Relationships

  • Common law husband of ANN SMITH (I)
  • Stepfather of ANN SMITH (II), daughter of JOHN SMITH and ANN SMITH (I)
  • Stepfather of THOMAS BURN SMITH, son of PATRICK BURN convict per Friendship (1788) and ANN SMITH (I)

Positions

  • Convict, Dunkirk, > 13 April 1786–11 March 1787
  • Convict, Charlotte, 11 March 1787–26 January 1788

Education

  • Signed his name with only a mark on his will (January 1820)

Related Content

ANN SMITH: A PLUNDERER (2019)

By Ben Vine

Abstract: Ann Smith may have been an ‘ordinary’ person by the standards of her day; yet the First Fleet convict was seemingly determined to be remembered as anything but. This essay examines two claims in Ann Smith’s 1837 obituary; namely that she had accompanied her husband for three years during the American Revolutionary War and that she was the first English female to set foot in the Colony of New South Wales. If true, the figure that emerges is a plunderer battling poverty in a war against want in both Revolutionary America and England alike. Read more>>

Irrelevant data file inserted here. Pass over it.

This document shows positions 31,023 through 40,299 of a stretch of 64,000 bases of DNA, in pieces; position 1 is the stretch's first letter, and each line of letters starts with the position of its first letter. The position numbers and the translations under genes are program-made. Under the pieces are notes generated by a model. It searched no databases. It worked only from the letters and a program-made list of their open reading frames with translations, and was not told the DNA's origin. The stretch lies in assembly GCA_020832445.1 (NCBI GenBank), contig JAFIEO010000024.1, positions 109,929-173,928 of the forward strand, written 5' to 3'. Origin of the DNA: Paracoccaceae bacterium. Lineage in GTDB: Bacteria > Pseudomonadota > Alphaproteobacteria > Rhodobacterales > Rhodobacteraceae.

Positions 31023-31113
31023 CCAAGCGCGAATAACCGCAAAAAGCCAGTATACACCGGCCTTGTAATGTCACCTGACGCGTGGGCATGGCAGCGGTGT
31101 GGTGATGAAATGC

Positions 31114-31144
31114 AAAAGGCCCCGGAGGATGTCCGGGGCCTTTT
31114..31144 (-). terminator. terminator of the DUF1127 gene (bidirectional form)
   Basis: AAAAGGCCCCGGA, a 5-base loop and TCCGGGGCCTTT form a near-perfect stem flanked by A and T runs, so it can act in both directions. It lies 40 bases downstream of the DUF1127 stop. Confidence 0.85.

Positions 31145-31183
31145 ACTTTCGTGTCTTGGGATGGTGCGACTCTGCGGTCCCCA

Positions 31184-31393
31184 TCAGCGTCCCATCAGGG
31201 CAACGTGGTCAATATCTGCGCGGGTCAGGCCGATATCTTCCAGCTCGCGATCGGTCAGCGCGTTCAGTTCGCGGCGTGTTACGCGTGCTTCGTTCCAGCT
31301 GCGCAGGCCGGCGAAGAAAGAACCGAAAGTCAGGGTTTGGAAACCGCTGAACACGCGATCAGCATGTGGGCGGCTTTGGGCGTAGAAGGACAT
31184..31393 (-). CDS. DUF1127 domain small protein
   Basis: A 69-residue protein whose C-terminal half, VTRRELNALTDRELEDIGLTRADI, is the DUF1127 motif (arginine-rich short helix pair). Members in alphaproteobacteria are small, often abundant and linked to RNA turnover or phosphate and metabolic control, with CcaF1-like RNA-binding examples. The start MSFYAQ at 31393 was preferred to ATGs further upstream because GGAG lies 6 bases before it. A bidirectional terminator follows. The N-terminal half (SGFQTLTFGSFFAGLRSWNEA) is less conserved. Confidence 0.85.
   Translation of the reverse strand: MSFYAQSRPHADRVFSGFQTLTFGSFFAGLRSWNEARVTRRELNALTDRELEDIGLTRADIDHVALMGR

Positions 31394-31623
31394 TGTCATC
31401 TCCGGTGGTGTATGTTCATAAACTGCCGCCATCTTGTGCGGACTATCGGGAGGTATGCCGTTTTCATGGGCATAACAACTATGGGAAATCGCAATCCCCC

Multimedia

Sources

Primary Sources

Secondary Sources

  • “SMITH, Ann,” in John Cobley, The Crimes of the First Fleet Convicts, (Sydney: Angus and Robertson, 1970), p. 251.
  • “SMITH, William,” in John Cobley, The Crimes of the First Fleet Convicts, (Sydney: Angus and Robertson, 1970), p. 256.
  • “BURN, Patrick (c1760–1791),” in Mollie Gillen, The Founders of Australia: A Biographical Dictionary of the First Fleet, (Sydney: Library of Australian History, 1989), p. 59.
  • “SMITH, Ann (c1750–1837),” in Mollie Gillen, The Founders of Australia: A Biographical Dictionary of the First Fleet, (Sydney: Library of Australian History, 1989), pp. 332–33.
  • “SMITH, Ann (c1785–c1791?),” in Mollie Gillen, The Founders of Australia: A Biographical Dictionary of the First Fleet, (Sydney: Library of Australian History, 1989), p. 333.
  • Ron Withington, Dispatched Downunder: Tracing the Resting Places of the First Fleeters, (Woolloomooloo, The Fellowship of First Fleeters, 2013), p. 441.

Lists

# First Fleet

# Convict

# Hulk: Dunkirk

# Ship: Charlotte (1788)

# Burial year: 1830

# Grave: unmarked